Of course, an effective chair will not have allowed the
meeting to go on that long, but in any event, you must
always strive to be alert and positive, fair and courteous.
Use praise unsparingly. A good leader does not need
praise; a good leader dispenses it when merited, but
always sincerely. There should be much to laud: staff work
on a particularly difficult
or onerous issue; public
testimony that is fair
and non-belligerent on a
contentious subject; and
courteous and intelligent discussion
among the commissioners.
Stimulate and synthesize the group
process without overwhelming it. You
should always, figuratively at least, be
looking to the right and the left and keeping your antennae
out for verbal and nonverbal signals from the commission,
staff, and the public. You do the best job as chair if you
move the group to consensus more often than to a win/
Most of all, a good planning commission chair enjoys
the role and looks forward to tomorrow as another
opportunity to exert enlightened and informed
*About the designation “chair” rather than chairman, chairwoman, or chairperson;
all are in common use, and all are correct. However, the neutral term “chair” is more
in keeping with similar terms for other leadership positions such as administrator,
president, and chief executive officer.
Most of us know good leadership when we see
it, though we may not be able to define its
exact qualities. One easy clue is attendance.
If the commission has an effective chair,
members will not be absent very often because
too many productive and important decisions
will be made without them.
Who Should Chair?
“Don’t select chairmen on a seniority basis alone and don’t pass the
office along from member to member as a reward and honor. The nicest
guy in the world, the hardest working, the most interested, and your
most valuable member can be indescribably horrible in the Chair. This is
just one of those facts of life which is hard to explain, but, unfortunately,
all too true. As occasion presents itself, give prospective chairmen a
chance to preside, head up a sub-committee, report on special projects,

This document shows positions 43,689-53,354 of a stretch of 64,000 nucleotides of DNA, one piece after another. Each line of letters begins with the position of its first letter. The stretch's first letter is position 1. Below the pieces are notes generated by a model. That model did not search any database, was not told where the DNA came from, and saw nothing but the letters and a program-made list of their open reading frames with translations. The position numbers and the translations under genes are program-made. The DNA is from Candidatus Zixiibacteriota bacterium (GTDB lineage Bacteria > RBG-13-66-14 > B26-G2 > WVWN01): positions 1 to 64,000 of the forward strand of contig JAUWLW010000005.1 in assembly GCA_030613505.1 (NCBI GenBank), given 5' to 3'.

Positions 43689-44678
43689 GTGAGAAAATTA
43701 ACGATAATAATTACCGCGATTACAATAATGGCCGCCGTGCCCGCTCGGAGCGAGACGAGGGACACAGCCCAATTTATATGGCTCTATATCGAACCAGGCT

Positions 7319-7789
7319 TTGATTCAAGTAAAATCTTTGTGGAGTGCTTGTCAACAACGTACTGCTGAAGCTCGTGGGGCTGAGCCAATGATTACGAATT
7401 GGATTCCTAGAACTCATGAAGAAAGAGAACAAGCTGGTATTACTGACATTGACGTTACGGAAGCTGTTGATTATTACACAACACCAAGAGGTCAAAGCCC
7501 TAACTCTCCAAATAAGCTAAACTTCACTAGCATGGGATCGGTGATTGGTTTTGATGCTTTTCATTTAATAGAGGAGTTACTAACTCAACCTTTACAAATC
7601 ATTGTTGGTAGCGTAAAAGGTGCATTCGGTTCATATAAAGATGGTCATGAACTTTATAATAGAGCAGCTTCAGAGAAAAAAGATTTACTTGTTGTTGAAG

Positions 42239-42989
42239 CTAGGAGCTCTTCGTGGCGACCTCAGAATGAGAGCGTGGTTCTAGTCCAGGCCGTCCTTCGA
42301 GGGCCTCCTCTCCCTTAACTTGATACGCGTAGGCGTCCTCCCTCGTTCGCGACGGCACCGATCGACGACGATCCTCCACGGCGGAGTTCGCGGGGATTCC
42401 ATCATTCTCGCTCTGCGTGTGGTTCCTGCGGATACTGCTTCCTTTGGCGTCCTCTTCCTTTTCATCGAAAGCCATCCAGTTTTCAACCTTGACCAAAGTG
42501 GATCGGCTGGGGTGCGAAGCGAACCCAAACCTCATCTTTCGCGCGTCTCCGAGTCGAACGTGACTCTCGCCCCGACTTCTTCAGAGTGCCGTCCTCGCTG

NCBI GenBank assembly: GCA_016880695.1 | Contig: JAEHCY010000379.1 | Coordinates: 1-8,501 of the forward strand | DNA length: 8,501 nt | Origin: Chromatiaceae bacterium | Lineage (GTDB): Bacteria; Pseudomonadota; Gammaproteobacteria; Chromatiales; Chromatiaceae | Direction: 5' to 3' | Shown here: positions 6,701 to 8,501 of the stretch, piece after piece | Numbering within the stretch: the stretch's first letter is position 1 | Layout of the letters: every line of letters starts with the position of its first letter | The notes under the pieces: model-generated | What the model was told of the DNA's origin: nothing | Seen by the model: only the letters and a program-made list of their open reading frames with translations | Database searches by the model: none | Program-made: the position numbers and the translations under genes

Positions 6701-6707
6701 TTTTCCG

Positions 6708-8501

and otherwise prepare themselves and demonstrate their abilities and
leadership under pressure.”
From “The Riggins Rules,” in PCJ #13
Also Can Be Leaders
In the previous Tip, I wrote about leadership and
the importance of strong chairs. Their keen
facilitation skills are vital to the success of each
planning board meeting, and to the planning process itself.
But there is only one chair – there are many members –
and most of us probably never will be (or even aspire to
be) in that role. Moreover, even the best chair cannot do it
alone. Everyone is important to the success and smooth
functioning of the planning board. Members
do themselves and their
just sit back,
to, or are
ways, the roles
board members are more subtle and not as easily defined
as that of the chair. You do not have the title nor, for that
matter, the gavel to give you authority. However, if you are
willing to be thoughtful and reasoned participants, you
will make important contributions to the proceedings.
How, then, can planning board members be most
Prepare yourself. Read all the pertinent written material,
beforehand, review anything you do not understand with
the planning director, and be ready with constructive
questions or comments at the meeting.
Arrive on time so you
can get your papers and
thoughts in order.
Listen carefully to
and comments of
others and join in
that advance the
Help out the chair but
don’t take over. You need
not suffer silently if a weak or indecisive chair impedes
discussion or the ability of the board to make decisions.
There are several actions you can take that
do not usurp the chair’s authority but help keep things
moving. Remind everyone of the time constraints
(“according to our agenda, we have just five more minutes
before the next item”), or sum up what has been said,
followed by a recommendation or a motion. Finally, at
the first opportunity, choose a more capable chair.
Be an expert – but not a know-it-all. Effective commis-
sioners wisely take time to become more informed than
the other members on a select number of subjects.
However, even then, do not assume you know everything.
Be open, and willing to consider the opinions of others.
If you have to disagree with staff, commission members,
or the public, be sure you have the correct information.
Watch your body language. Bored by the proceedings?
Angry at the chair for cutting you off? Upset with the
public for haranguing the commission unfairly? Resorting
to facial expressions that show displeasure, drumming
your fingers on the table, crossing your arms – all are
strong signals you should avoid.
Above all enjoy yourself and show it with humor and